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By Jessica Desmoulin – 2019 – felted wool, beads and leather
Collection of the Alberta Foundation for the Arts
A message from Paul R. Baay on behalf of the Alberta Foundation for the Arts (AFA)
On this third National Day for Truth and Reconciliation (also known as “Orange Shirt” Day), on September 30, 2023, I will take some time to reflect on how the AFA can support and advance the Truth and Reconciliation Commission of Canada's Calls to Action, published in 2015.
At the AFA, our mandate is to support, encourage and promote artistic activity for all residents of Alberta, which includes lands that are parts of Treaty 4, Treaty 6, Treaty 7, Treaty 8 and Treaty 10, as well as eight Métis Settlements. We primarily work in the area of contemporary artistic activity which, as the legacy of colonization and Canada's residential system continues to be brought to the fore, will be more and more reflected, examined, and resonated by artists of all backgrounds and disciplines in contemporary practice.
Our job is to continue to encourage and help increase participation and arts education by Indigenous artists. Our job is to continue to celebrate the unique artistic and cultural expressions of the mosaic of Indigenous peoples that reside in Alberta. And, our job is to continue to promote the exchange of ideas and artistic collaborations between Indigenous and non-Indigenous artists and arts workers to help build mutual respect and understanding in our arts community.
That's why our board decided to nurture and promote Equity, Diversity, Inclusion, and Accessibility through arts-related programming by Indigenous, visible minorities, or deaf and disability artists to engage audiences in and through the arts through the 2023 cycle of our Organization Activation Projects grant program. While the AFA will provide up to $20,000 for projects by a single organization, we will increase that maximum amount to up to $50,000 for partnership projects.
We at the AFA encourage all Albertans to be more informed about the history and legacy of residential schools, and to explore the rich culture and artistic expression of Indigenous peoples of Turtle Island.
About the featured artwork:
Grande Entry by Jessica Desmoulin
This artwork was acquired through the AFA's Art Acquisition by Application program in 2020. This program is designed to acquire contemporary works of art by any eligible Alberta artist through a competitive application program.
- This artwork, as well as Autumn Sky, were both part of 38 artworks purchased through this program in 2020.
At the AFA, we actively support Indigenous Arts as a unique, distinct arts discipline. We also collect artworks by Indigenous artists through the AFA Art Collection to preserve, exhibit and promote. I continue encourage everyone reading this message to visit the AFA Virtual Museum and view the Indigenous collection as part of your learning and reflection on Truth and Reconciliation Day.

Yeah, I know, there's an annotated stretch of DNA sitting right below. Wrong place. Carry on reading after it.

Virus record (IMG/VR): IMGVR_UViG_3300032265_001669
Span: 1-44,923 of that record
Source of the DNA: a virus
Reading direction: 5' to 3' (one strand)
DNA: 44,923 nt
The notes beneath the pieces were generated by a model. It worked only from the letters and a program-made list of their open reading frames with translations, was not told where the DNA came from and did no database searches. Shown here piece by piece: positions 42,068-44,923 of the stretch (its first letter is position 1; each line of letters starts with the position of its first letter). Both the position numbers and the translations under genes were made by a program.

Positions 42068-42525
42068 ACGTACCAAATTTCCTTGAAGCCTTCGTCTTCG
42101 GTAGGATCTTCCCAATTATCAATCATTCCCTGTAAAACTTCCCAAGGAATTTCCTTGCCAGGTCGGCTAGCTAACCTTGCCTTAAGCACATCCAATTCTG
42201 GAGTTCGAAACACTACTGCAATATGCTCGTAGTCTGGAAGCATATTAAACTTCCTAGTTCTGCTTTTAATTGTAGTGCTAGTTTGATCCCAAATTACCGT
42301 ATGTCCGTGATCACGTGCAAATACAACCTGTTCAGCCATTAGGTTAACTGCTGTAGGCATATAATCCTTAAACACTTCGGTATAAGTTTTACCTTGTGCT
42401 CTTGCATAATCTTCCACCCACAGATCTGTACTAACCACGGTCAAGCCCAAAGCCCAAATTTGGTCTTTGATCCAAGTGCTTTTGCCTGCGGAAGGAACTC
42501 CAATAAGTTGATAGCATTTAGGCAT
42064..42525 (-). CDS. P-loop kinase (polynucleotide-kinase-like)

About the Artist
Jessica Desmoulin is Ojibway of the Pic River First Nation. As a child, she lived in Rochester, AB and later in Sparwood, BC. She currently lives with her family in Edmonton, AB.
After the birth of her second child, Desmoulin developed an illness that left her unable to work outside the home. She took this opportunity to approach her art seriously and began to paint canvasses and occasionally buffalo skulls in the new Woodland style. Her works, which connect her to her ancestral memories, explore the essential role colour plays in creating a design and reflect nature and the patterns in its creations, such as the rings of a tree, the waves in the ocean, the cracks in the earth and the petals on a flower.
Animals often appear in her paintings, both as symbols and reflections of her family and loved ones and as the totems she approaches for spiritual guidance. Her use of copper, silver, gold, and bronze reminds viewers of the precious materials in our environment and that we need to cherish our world.
Desmoulin has participated in several regional exhibitions, including "Patterns in Nature", "Animal Speak", and "Nurturing the Spirit" at Edmonton’s Bearclaw Gallery (2013, 2014, 2016). Her artwork has been featured on the covers of Alberta Native News (November 2014, September 2016), used as the logo for the Spirit Runner app, which promotes positive lifestyles for aboriginal youth and is held in the collection of the AFA.
See all of Jessica Desmoulin's artworks currently included in the AFA Art Collection.